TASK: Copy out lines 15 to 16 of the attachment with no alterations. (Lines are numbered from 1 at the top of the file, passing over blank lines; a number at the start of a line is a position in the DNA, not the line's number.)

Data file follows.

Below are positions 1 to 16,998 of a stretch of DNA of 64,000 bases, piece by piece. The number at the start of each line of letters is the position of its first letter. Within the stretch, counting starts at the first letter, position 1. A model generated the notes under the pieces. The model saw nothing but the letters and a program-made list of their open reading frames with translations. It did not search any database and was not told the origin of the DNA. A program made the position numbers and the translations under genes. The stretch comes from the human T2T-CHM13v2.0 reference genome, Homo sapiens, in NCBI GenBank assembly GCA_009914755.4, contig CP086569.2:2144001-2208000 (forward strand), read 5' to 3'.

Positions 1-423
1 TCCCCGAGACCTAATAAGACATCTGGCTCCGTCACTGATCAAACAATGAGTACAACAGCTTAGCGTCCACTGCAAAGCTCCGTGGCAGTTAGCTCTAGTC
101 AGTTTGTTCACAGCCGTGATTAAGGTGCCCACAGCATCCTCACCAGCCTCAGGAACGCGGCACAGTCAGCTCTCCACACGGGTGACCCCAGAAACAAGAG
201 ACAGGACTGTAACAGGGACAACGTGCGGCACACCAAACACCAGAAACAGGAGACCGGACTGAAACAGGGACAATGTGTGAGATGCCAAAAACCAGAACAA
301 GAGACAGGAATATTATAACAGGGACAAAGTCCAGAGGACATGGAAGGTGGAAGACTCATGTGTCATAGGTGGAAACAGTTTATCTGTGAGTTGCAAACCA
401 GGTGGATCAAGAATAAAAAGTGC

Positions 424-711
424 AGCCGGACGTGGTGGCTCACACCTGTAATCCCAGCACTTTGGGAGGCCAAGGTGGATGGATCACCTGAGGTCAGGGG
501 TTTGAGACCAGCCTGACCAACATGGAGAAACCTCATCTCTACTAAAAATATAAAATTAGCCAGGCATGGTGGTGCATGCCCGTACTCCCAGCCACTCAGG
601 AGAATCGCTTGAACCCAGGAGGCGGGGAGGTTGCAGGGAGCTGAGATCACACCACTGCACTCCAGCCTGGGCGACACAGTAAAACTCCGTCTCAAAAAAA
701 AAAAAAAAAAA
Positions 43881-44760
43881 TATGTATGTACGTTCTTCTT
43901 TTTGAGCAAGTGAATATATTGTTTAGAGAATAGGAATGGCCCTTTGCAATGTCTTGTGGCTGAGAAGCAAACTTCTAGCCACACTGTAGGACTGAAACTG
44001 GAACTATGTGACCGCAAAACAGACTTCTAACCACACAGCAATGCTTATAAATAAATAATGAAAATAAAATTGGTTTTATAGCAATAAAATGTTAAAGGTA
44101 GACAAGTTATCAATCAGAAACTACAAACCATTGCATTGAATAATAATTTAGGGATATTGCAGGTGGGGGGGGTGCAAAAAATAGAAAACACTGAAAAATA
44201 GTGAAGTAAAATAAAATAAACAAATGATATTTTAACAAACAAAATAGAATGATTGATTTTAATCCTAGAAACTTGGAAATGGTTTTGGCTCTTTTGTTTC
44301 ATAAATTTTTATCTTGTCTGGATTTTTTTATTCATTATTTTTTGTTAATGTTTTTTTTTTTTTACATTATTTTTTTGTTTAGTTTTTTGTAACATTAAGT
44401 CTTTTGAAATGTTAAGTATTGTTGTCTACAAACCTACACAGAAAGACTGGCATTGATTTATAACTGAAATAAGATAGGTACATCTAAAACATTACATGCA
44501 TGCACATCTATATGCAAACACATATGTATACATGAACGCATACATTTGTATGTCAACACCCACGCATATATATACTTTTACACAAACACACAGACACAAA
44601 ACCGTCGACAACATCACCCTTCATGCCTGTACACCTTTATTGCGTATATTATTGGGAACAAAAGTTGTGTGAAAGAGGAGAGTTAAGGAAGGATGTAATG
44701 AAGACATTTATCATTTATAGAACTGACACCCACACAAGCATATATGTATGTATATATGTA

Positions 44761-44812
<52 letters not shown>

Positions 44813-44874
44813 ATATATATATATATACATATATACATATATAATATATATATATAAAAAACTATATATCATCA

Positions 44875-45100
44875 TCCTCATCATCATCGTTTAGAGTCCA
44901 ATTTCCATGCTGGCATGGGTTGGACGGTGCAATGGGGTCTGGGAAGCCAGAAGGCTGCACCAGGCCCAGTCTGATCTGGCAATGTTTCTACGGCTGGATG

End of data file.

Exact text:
43901 TTTGAGCAAGTGAATATATTGTTTAGAGAATAGGAATGGCCCTTTGCAATGTCTTGTGGCTGAGAAGCAAACTTCTAGCCACACTGTAGGACTGAAACTG
44001 GAACTATGTGACCGCAAAACAGACTTCTAACCACACAGCAATGCTTATAAATAAATAATGAAAATAAAATTGGTTTTATAGCAATAAAATGTTAAAGGTA